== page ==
Naturally, to make it truly exciting (I mean how much fun can it be for two societies to just try to eliminate one another) there is a third enemy. Fortunately, it is a common enemy, a group of “fallen dragons” who are blamed for starting the war between these two societies. After all, doesn’t every game really have to have its own dragons? And if not, wouldn’t every game benefit from fallen dragons? I mean come on.
What’s unique about Aion?
Well, for one thing, you can fly–but with your own wings. You are not provided this benefit merely for existing, you do have to reach a given level to be awarded the privilege. Unlike WoW, one doesn’t need a trusty horse, or any other critter for that matter, to take flight. Flight is an integral part of the Aion gaming experience and integrated throughout the gamespace; after all, it does occur in a heavenly world with a giant abyss between the two protagonists… the good guys and the good guys…or if you prefer, the bad guys and the bad guys. Which is which, well, that really depends on which of the two worlds you happen to call home.
How about Character Creation?
This is an area in which NCSoft may have outdone themselves. There is an enormous amount of flexibility built into character creation. That flexibility allows the player to create characters that will turn him on, and I don’t mean that in an Age of Conan sense. Creativity here can make the player giggle and in some cases, laugh out loud while creating a good bit of murder and mayhem as the play puts the characters to use. The character creation and crafting system allows you to create characters in innumerable ways, customizing to your hearts content. Some may find it as much fun to create their characters as it is to play the game. This might be the character generation system that finally unseats City of Heroes in terms of pure cool, though Real Time Worlds’ upcoming APB will probably take the throne soon enough.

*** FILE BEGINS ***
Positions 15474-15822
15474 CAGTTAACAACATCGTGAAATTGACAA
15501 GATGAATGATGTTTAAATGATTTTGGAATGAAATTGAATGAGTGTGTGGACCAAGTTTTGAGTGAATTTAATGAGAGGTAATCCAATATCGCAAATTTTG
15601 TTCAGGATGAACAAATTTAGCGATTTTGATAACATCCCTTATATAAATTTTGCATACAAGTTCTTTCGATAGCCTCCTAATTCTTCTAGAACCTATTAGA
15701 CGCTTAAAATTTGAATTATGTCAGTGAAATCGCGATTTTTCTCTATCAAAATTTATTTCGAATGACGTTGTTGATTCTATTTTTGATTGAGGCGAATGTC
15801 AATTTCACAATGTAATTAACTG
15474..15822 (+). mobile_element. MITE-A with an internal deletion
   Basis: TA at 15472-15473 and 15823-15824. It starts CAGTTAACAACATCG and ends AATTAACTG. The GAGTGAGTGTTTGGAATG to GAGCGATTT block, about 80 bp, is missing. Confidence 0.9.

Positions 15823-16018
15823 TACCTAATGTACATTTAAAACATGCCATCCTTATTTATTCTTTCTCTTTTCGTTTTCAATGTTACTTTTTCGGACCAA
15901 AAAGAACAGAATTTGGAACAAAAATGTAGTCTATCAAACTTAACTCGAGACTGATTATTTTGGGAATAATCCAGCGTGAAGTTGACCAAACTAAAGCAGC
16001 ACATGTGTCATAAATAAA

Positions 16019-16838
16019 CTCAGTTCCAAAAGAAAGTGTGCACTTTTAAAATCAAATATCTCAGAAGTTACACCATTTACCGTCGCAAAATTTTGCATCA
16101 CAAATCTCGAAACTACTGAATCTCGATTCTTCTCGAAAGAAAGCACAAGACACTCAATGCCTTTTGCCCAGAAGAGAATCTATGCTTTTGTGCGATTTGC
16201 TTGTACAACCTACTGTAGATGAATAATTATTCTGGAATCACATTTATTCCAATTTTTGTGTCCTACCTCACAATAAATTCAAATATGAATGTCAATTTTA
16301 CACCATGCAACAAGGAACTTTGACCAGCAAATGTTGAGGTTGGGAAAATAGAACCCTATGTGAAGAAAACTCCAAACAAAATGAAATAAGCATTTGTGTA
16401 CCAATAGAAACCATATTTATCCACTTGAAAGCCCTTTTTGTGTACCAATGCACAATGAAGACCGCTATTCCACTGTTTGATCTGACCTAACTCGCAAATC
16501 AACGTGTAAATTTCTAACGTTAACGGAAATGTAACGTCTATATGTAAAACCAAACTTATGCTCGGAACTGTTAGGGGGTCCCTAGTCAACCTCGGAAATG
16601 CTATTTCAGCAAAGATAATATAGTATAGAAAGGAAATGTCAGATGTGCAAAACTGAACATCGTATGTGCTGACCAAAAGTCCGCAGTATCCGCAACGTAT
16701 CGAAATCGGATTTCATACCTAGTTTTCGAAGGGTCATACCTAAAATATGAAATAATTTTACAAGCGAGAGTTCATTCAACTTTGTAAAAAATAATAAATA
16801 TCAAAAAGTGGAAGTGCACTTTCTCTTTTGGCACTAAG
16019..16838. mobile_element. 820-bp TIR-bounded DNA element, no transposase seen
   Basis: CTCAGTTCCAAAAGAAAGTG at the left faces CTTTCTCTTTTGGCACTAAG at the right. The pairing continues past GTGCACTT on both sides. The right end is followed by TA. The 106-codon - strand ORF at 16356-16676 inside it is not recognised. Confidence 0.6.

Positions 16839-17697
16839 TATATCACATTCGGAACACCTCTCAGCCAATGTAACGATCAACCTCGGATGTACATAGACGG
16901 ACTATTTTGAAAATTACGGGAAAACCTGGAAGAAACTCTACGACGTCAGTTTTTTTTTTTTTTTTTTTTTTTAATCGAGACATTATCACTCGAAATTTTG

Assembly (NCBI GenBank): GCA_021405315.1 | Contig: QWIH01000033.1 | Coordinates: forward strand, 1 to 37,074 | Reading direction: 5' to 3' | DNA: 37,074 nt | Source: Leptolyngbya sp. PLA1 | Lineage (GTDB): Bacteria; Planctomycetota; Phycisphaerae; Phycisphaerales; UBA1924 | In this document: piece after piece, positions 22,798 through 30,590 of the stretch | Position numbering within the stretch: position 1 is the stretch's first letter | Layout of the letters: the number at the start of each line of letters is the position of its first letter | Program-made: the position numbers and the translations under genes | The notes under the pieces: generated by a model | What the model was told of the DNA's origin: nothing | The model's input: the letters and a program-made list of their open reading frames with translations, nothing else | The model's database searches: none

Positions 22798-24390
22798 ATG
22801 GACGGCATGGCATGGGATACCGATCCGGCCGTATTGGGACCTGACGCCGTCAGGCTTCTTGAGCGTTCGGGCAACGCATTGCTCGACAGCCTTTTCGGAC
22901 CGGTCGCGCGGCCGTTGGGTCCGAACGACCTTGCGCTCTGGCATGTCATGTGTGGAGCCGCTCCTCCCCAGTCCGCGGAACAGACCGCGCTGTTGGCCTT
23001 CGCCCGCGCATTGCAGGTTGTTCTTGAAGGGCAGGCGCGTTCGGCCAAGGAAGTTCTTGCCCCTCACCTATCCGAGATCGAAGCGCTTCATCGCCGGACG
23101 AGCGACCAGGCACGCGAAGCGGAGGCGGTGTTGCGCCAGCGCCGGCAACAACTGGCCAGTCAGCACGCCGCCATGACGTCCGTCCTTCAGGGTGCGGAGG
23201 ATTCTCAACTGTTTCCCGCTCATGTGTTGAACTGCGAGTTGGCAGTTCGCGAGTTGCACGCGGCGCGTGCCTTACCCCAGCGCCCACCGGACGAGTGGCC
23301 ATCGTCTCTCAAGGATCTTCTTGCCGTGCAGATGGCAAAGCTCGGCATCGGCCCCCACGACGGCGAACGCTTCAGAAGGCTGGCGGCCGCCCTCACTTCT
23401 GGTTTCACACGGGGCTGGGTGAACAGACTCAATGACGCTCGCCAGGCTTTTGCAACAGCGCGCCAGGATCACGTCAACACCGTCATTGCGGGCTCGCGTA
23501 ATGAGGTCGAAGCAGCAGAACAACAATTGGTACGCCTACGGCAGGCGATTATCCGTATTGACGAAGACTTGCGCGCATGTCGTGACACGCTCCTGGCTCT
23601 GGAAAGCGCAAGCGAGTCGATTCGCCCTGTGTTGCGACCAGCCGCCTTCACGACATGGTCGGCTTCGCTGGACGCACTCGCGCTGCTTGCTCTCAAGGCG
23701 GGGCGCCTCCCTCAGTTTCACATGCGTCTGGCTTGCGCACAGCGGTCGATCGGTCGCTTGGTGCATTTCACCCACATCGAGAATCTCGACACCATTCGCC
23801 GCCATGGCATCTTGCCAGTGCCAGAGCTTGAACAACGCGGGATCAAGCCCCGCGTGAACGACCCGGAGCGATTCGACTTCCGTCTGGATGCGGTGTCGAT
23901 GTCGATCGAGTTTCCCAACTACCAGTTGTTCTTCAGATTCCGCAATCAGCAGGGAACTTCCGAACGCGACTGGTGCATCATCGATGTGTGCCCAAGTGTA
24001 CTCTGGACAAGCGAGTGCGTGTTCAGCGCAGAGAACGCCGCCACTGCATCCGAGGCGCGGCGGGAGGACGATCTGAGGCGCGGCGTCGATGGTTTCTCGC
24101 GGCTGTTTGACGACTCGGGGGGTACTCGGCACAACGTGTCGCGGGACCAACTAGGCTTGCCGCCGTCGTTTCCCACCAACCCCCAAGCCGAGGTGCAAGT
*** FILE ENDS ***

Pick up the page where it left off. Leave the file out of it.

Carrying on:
Graphics, Visuals, Control and Storylines
Although being judgmental is always a risk, the graphics and visuals in Aion are truly outstanding. As far as movement and control of the characters and events, you get the feeling that you’re in control, a good thing when playing a computer game, since there is response to your actions. But it’s real strength is that the player may independently create storylines; and in addition, you may find yourself facing both player and non-player opponents. In some ways this is reminiscent of Eskil Steenberg’s upcoming and unproven Love, a game in which the players will supposedly dictate the evolution of the world; or the soon-defunct Archlord, in which specific dominant players were given immense control over the game environment as a reward. Whether it’ll work is unclear; Love looks better as an art project than a game, and Archlord, well, Archlord won’t be with us much longer. So Aion will have to prove itself in this regard.